“Every year I was there, my roommate was my backup quarterback named Bobby Scott. When we started going back in 1976, every year we had the same room. In our room was a big picture of Duke Snider and Jackie Robinson. So Scotty and I one year got these blow-ups of ourselves and we kind of taped them over Duke and Jackie. And even on one of the avenue signs, we put “Archie Manning Boulevard” just for a little fun. I remember when we left that year, we forgot to take them down and we were going back the next year and I said Scotty, ‘Do you think our pictures are still up in the room?’ and he said, ‘I doubt it!’ We had a lot of fun with that. I just thought all those pictures were so special. The (facilities) were better than anything we had ever had.

“The training camps we had been to before were small college football settings. They served us at Dodgertown. It was just wonderful. They had the fields set up for us and had a lot of different fields to work on. The dressing facilities were spacious. Shoot, it was really good. I thought it was a great place for a training camp. In 1976 is when Hank Stram took over and Hank loved to do things first class. He loved it down there. He thought it was a great training camp.

“I thoroughly enjoyed my time down there. I really, really thought Dodgertown was a great training camp place. When you came in, the main street was Jackie Robinson and my room was almost to the end. At the very end, was the pool and where Hank Stram stayed. We had two to a room. Our other facilities (for training camp) were dormitories. That was so great compared to a dormitory, it was like a motel room. A short walk across the street, you’ve got your cafeteria, our dressing room right there, our training room and you walk right out the back door to the practice fields. You couldn’t beat it.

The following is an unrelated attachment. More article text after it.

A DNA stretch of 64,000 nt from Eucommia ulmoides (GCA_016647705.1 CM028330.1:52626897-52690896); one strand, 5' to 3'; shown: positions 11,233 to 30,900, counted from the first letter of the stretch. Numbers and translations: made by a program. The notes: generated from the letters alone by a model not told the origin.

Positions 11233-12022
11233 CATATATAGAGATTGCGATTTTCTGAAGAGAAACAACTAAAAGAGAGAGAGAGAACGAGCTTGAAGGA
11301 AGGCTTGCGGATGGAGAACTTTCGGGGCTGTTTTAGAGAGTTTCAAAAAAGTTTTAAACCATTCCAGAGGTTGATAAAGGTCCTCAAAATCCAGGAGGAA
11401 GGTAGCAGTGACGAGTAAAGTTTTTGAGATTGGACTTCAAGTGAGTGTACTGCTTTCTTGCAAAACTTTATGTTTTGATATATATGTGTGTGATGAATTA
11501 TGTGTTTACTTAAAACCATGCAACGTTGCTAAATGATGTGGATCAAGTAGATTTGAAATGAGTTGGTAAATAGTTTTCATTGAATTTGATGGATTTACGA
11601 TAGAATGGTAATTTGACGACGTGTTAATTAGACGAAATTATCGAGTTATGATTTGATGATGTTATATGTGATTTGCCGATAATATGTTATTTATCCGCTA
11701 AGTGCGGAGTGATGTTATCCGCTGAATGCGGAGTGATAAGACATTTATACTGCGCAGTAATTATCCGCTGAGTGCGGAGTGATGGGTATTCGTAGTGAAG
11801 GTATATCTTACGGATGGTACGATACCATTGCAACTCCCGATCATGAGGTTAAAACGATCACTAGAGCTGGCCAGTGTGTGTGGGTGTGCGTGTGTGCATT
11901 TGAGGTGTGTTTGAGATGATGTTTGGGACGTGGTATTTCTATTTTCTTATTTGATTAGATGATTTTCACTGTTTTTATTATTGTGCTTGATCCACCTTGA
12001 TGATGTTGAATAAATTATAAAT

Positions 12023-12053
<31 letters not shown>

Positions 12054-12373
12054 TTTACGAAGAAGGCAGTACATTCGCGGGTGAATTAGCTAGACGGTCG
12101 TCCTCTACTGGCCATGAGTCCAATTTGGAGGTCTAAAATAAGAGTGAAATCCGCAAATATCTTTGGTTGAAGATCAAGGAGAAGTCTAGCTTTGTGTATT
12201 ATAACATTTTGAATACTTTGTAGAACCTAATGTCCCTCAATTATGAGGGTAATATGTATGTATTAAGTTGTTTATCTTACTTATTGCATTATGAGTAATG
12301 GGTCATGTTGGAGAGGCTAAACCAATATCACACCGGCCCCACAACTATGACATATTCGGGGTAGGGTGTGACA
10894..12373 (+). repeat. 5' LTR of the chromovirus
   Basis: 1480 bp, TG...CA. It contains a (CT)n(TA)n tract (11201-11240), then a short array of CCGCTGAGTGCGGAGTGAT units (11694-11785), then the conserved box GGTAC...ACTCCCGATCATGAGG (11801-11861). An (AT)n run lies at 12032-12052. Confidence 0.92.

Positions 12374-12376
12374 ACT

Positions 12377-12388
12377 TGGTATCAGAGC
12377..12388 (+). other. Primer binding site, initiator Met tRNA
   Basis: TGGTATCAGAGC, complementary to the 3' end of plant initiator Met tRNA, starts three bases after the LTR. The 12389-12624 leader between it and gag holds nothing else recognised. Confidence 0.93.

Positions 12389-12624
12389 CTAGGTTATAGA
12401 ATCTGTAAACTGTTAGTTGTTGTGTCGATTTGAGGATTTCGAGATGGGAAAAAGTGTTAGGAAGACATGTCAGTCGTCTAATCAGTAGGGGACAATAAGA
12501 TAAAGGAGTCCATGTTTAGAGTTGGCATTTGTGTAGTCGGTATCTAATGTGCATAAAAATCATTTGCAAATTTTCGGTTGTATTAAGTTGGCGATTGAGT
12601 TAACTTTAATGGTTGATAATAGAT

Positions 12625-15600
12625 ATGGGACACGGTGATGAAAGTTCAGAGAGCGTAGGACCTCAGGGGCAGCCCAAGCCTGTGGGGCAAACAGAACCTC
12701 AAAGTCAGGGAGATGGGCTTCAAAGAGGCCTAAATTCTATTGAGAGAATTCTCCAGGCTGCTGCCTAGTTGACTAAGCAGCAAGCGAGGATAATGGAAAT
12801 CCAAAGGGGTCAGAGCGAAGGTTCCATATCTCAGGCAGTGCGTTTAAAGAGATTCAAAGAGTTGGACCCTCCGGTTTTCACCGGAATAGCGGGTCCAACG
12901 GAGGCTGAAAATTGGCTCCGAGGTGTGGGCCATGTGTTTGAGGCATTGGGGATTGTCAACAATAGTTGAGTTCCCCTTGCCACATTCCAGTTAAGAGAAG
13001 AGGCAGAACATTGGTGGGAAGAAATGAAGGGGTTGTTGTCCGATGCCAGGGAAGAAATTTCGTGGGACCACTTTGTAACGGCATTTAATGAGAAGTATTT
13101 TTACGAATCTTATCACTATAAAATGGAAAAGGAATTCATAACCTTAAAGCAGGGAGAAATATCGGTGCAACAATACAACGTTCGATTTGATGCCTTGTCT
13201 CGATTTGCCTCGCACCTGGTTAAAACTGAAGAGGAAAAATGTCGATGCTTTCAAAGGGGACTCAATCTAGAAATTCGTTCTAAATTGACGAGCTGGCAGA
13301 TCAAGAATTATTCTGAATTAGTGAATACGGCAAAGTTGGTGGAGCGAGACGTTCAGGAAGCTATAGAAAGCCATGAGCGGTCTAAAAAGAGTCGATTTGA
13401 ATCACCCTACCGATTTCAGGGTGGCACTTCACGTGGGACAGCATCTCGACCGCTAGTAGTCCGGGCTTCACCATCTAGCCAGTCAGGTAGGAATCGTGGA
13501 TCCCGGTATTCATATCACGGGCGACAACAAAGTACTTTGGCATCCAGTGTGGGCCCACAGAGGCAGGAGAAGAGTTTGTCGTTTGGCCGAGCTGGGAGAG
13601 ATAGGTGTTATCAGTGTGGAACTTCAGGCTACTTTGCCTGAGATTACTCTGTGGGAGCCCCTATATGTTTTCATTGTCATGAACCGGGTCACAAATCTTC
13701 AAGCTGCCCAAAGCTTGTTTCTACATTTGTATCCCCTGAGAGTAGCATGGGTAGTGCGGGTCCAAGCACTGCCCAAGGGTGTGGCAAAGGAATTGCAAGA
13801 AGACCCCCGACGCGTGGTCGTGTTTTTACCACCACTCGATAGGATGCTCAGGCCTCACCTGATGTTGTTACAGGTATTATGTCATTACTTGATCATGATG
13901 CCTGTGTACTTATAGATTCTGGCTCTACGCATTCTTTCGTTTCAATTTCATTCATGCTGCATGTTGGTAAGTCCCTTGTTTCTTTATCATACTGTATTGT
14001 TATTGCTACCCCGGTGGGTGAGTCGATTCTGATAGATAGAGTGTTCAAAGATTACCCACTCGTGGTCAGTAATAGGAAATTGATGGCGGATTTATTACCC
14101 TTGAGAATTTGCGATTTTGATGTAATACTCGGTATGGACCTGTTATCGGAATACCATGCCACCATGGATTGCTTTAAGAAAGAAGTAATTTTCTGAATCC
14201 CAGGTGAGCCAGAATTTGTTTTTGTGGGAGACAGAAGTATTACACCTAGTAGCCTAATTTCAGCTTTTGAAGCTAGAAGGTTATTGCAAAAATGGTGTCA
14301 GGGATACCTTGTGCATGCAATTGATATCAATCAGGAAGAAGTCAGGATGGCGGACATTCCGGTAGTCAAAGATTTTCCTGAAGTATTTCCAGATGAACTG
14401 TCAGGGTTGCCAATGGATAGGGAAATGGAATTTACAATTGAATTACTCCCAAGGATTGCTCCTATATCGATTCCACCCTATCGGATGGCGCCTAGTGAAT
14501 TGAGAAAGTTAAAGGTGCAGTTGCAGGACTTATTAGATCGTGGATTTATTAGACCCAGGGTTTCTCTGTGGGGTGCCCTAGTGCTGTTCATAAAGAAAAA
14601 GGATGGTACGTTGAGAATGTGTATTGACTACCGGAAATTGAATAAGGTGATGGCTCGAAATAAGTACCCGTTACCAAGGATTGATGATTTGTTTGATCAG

“I can remember going to a couple of games (at Holman Stadium) in that late afternoon or night. They were using it for (minor league) baseball. We would have a scrimmage with the (Miami) Dolphins. We used different fields. You didn’t get much breeze from the beach being that far inland, so it was hot. We had trained my first three years in Hattiesburg, Mississippi and we had the humidity. So, I thought it was pretty doggone good for us. If you ever had a couple of hours between 12 and 2 – kind of a nap time – a lot of guys would go to the beach just to relax. Under Hank Stram, we did three-a-days. We took a lot of people to camp, maybe 120, rather than 80 or 90. That was brutal. All you ever did was get taped and shower. You get taped before every practice and shower after every practice, it seemed like that was all you were doing.

“The guy that was the manager of the Vero Beach Dodgers (Stan Wasiak), he was there forever and really neat. One year, I went down there, probably in 1979 or ’80 and our son Cooper was playing on this little coach pitch baseball team. When I had to leave and go to training camp, they were in the playoffs. They were the ‘Dodgers’. When I got down there, I was calling to see how they’d do. It’s kind of with your oldest one, your first one, you are really into it and everything. They had a neat little souvenir shop near the cafeteria. I went in there and bought a dozen Dodger t-shirts, little kids sizes, and sent it to them for the playoffs. Oh, my wife called me and told me how fired up the coach was and the kids were to have the real Dodger t-shirts. It’s a good memory.”

Archie Manning